The Long Gallery by Hugh-Broughton-Architects

Portland Collection Amassed by Dukes and Duchesses opens to public for first time

The-Harley-Gallery-by-Hugh-Broughton-Architects

Portland Collection opens to public for first time with rarely seen Michelangelo drawing. Harley Gallery in Nottinghamshire will house one of the finest aristocratic collections in England.

Entrance to the gallery

entrance-to-the-gallery

Over a span of 400 years, dukes and duchesses of the UK’s aristocratic Cavendish-Bentinck family acquired a private body of art known as the Portland Collection. On March 20, pieces from the family’s 5,000-work-strong archive will finally be shown to the public with the opening of the collection’s official gallery. The collection is managed by the Harley Foundation, a charitable trust formed by the Duchess of Portland in 1977 to support the visual arts. The new 2920-square-meter gallery, housed in a new facility that was once used to train racehorses, is an addition to the Harley Gallery, which is located on the Welbeck Estate‘s rolling, 15,000-acre plot along the borders of Nottinghamshire and Derbyshire.

The Long Gallery by Hugh Broughton Architects

The-Long-Gallery-by-Hugh-Broughton-Architects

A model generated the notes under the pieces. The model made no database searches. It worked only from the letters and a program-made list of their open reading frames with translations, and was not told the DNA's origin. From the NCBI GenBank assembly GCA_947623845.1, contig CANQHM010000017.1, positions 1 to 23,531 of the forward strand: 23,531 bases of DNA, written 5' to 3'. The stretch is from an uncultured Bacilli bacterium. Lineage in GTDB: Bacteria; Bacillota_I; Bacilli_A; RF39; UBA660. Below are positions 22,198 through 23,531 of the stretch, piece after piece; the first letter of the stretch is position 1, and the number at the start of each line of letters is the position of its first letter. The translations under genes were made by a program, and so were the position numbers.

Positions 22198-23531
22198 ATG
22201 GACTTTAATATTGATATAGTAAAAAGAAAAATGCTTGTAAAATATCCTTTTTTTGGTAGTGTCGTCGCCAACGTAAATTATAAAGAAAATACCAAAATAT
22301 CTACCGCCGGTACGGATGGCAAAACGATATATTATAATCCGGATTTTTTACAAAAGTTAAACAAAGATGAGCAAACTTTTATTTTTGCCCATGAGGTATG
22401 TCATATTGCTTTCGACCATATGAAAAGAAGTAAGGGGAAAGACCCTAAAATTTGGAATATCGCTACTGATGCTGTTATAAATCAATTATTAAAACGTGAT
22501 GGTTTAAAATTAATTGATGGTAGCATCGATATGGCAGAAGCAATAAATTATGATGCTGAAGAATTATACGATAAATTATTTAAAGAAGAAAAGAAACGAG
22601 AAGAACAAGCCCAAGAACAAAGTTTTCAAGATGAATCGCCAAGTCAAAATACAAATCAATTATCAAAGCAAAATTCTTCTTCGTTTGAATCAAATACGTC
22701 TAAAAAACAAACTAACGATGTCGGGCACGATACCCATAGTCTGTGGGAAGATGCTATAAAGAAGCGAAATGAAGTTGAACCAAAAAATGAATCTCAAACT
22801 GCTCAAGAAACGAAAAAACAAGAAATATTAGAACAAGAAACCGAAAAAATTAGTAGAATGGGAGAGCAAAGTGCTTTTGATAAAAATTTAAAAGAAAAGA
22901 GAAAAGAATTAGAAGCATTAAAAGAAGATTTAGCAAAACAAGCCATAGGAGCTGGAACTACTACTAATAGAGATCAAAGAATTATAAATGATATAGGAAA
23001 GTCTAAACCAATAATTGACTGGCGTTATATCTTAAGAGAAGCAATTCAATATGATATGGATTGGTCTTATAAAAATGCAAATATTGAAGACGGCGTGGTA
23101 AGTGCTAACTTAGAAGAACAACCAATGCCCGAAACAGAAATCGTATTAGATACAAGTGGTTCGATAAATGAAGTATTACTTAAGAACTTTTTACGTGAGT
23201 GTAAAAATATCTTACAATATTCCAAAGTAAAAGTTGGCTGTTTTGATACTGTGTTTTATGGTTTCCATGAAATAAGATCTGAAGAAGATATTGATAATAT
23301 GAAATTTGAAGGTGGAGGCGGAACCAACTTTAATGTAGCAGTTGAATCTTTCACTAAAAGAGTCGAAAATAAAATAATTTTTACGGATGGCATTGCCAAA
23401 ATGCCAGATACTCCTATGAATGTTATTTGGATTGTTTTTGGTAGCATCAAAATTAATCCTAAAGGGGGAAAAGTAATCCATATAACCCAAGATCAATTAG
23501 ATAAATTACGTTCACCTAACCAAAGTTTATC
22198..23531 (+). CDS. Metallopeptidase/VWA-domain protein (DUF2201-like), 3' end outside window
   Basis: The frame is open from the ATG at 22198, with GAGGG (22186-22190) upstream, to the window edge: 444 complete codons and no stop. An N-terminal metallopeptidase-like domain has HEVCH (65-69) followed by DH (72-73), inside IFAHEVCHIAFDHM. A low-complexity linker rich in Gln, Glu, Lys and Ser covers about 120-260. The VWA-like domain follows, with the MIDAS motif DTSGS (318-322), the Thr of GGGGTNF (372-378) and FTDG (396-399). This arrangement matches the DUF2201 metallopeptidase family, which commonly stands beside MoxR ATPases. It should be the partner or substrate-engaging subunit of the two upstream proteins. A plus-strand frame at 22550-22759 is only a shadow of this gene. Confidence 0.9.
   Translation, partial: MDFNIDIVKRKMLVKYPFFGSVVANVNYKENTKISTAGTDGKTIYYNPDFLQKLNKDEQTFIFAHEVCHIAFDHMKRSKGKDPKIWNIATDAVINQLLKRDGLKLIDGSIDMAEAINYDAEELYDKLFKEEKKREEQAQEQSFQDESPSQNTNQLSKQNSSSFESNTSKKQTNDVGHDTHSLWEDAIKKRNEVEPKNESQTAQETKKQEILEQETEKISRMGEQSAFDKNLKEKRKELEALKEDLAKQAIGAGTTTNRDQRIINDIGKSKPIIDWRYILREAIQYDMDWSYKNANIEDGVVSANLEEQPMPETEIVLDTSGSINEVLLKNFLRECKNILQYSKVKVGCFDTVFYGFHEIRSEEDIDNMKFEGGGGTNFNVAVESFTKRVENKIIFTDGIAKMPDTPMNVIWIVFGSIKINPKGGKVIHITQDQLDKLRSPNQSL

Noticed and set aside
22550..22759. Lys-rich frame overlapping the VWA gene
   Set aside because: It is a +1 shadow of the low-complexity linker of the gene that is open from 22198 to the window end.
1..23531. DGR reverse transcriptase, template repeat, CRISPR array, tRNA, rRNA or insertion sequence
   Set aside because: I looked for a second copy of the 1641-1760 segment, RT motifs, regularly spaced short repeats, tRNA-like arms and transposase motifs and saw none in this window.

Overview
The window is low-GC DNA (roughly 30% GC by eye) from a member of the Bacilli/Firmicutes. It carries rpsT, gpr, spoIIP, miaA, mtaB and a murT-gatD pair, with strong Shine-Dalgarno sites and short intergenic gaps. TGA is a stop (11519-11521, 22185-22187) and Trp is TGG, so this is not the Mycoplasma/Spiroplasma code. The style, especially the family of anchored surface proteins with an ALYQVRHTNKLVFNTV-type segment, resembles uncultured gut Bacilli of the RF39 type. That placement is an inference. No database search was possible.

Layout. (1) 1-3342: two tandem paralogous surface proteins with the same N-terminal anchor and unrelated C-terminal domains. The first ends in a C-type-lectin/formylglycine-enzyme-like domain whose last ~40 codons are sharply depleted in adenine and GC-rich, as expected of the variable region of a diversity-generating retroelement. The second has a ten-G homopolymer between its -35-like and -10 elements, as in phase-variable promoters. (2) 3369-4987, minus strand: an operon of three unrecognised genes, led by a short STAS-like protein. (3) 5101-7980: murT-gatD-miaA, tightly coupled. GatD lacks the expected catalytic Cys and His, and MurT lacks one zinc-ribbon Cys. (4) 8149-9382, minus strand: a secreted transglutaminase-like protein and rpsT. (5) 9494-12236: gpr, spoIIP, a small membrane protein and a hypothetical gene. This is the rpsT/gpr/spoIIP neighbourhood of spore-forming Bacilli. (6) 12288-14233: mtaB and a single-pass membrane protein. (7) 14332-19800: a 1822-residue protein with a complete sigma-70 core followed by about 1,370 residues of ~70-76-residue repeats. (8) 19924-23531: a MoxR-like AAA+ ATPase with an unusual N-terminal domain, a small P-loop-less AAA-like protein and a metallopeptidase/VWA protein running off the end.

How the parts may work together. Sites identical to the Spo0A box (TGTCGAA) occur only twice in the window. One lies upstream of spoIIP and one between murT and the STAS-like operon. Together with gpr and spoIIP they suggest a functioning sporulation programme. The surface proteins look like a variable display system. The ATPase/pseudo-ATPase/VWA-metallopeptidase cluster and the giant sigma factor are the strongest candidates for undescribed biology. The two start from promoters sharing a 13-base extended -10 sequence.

A Michelangelo drawing which was last exhibited in 1960 will be the centrepiece of the Harley Gallery in Nottinghamshire, which opens on 20 March to display the art of the Dukes of Portland. The £7m gallery is the most ambitious privately-funded building to showcase an English aristocratic collection since the Second World War.

Michelangelo, Madonna del Silenzio (c. 1538)

Michelangelo-Madonna-del-Silenzio

Last exhibited in 1960. Photo: © The Harley Gallery

The Portland Michelangelo depicts the Madonna of Silence (around 1538), with Mary, the Christ Child and Joseph. John the Baptist holds a finger to his lips, calling for quiet.

Van Dyck’s portrait of Thomas Wentworth

Thomas-Wentworth-first-Earl-of-Straffor-around-1636-Anthony-van-Dyck

Other masterpieces in the Harley Gallery include Van Dyck’s portrait of Thomas Wentworth (around 1636) and George Stubbs’ A Nobleman on Horseback (1767), depicting the third Duke outside the stables at Welbeck. There is also a temporary display of one hundred miniatures, selected by the artist Peter Blake (until 18 September). These include a tiny self-portrait by Nicholas Hilliard, painted at the age of 13 (around 1560).

The Portland Tiara, around 1902, Cartier

The-Portland-Tiara-around-1902-Cartier-Worn-by-Winifred-Duchess-of-Portland-to-the-Coronation-of-Edward-VII

Worn by Winifred, Duchess of Portland to the Coronation of Edward VII © The Harley Gallery 

Most of the Portland collection is owned by a family trust, whose trustees include William Parente, the grandson of the seventh duke. He says the family is funding the new gallery because it wants to “give greater public access to the Portland treasures”. Parente also inherited Welbeck Abbey, which lies just over a mile fr om the Harley Gallery. Although it remains a private home, the abbey’s state rooms are open to visitors on pre-booked tours in August.

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